Grandmaster Flash & The Furious Five - The Message (1982)


Ten months into the existence of Dad's Records and we can finally celebrate a momentous post: THE FIRST HIP HOP ALBUM. Now, I can usually tell how much my dad likes each record by how worn it is. Most Neil Young albums - folded sleeves, a looseness in the cardboard. The first and last track sure to have a few crackles and pops. But, The Message? Pristine. Felt (and sounded!) like it was pressed last week. 

So it's probably safe to conjecture that when I was a kid, Dad wasn't throwing me in the back of our green VW Rabbit, rolling down the windows, and blasting Grandmaster Flash while cruising down Northampton Street in Easton, PA. But that's what I love about my dad's collection; if it's important, if it's good - it's in there. It's half a collection of meaningful music, a compendium of the soundtrack of his life. And the other half, curated museum.

In doing a little reading about Joseph Saddler (Grandmaster Flash's real name), I found out that he also had a father who collected records. This large collection, combined with his interest in electronics, spurred him to experiment with what we now call, "DJing." He popularized scratching, punch phrasing, and backspinning, which have all become standard musical ingredients across almost all genres. Needless to say, I did not use my father's record collection in the same way. (he would have killed me)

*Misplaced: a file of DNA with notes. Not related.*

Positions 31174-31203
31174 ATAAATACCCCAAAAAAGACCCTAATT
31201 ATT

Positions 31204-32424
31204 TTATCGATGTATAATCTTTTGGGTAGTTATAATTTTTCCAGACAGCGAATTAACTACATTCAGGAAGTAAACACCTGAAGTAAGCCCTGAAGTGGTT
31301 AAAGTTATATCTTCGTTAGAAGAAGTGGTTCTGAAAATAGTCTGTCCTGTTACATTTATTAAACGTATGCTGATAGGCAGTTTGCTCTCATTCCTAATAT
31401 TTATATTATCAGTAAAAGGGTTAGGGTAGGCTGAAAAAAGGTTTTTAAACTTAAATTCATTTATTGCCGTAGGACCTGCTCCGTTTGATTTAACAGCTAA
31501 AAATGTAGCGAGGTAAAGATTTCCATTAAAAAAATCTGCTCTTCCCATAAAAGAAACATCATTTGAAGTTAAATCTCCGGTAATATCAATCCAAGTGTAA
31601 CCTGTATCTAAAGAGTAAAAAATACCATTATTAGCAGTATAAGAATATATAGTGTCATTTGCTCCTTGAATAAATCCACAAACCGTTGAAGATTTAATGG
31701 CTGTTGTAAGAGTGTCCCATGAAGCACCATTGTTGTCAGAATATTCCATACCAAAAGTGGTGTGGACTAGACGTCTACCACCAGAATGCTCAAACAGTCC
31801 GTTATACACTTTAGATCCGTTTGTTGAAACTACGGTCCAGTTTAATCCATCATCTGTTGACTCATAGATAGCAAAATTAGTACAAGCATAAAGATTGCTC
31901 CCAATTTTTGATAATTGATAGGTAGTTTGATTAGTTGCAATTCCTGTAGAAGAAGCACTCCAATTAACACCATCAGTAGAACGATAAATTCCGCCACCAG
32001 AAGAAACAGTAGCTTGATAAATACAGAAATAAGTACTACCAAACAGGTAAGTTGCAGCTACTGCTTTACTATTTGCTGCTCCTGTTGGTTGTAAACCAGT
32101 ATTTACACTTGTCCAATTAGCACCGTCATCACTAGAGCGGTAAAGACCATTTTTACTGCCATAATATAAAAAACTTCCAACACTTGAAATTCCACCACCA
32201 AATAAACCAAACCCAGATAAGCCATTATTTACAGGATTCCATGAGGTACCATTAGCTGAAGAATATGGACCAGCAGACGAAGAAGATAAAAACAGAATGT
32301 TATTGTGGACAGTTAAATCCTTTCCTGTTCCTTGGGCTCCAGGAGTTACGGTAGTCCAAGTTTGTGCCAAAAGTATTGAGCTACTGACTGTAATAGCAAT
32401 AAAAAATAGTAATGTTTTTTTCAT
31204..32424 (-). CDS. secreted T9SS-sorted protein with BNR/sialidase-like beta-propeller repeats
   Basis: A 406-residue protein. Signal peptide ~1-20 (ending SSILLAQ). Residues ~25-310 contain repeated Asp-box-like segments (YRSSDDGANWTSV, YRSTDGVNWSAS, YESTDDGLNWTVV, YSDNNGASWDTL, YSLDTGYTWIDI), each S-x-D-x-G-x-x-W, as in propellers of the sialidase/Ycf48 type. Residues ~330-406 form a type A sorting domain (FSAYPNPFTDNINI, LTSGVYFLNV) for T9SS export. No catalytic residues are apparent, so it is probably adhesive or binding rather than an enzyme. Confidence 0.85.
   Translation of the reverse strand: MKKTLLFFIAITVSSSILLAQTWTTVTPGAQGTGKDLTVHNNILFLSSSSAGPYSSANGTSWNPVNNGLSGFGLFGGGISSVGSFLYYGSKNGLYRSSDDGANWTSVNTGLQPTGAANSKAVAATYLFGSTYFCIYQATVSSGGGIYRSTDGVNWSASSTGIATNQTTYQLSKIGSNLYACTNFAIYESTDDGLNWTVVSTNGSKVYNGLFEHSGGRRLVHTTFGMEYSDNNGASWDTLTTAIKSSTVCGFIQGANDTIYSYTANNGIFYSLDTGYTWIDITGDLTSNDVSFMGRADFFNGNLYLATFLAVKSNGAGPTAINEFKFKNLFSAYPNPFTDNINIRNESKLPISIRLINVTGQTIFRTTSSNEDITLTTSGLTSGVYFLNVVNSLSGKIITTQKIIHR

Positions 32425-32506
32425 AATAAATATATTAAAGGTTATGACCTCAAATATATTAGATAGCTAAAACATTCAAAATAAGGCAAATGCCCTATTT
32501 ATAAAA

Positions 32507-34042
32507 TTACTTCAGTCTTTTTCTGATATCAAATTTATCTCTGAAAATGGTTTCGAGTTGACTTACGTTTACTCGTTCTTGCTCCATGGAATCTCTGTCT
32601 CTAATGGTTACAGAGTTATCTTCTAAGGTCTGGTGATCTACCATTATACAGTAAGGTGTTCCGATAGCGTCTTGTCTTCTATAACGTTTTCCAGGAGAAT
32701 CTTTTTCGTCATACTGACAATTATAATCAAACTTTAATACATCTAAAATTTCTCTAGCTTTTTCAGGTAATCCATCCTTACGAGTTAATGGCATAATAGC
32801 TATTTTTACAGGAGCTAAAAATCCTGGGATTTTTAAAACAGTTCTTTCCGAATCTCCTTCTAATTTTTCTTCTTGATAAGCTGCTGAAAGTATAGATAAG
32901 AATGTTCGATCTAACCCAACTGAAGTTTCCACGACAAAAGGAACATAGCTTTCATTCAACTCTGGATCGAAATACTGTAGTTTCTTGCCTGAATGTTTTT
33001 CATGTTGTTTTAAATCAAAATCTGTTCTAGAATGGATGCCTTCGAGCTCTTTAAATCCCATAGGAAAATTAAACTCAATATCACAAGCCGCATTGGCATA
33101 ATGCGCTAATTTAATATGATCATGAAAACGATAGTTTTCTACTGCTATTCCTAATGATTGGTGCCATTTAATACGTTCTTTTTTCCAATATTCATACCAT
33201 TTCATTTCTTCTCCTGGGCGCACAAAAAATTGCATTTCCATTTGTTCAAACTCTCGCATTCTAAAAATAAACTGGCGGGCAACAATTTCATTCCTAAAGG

Obviously, the biggest hit on this record is the title track, The Message. If you haven't heard, then you've probably never listened to music before, so I suggest you begin with some light reading. The track is positively perfect (and readily available in all music formats, so there's really no excuse to not have that track in your collection.) 

But the rest of the album has plenty to offer as well. I just heard She's Fresh in the dentist's office this past weekend. And, not belying its title, it held up. 

[ mp3 ]: Grandmaster Flash & The Furious Five - She's Fresh

Scorpio is also surprisingly modern sounding for 1982. A computerized voice may sound tired today (special thanks to the recent glut of auto-tune), but it's the kicking orchestration around it that really builds this song from the ground up.

[ mp3 ]: Grandmaster Flash & The Furious Five - Scorpio

It's been twenty eight years since this record came out. My dad's old VW Rabbit is dead and gone. All I'm saying is, keep your eyes open this summer for a Passat, cruising down Northampton Street blasting Grandmaster Flash. And when you see it, you can say to that is some real brand loyalty. 


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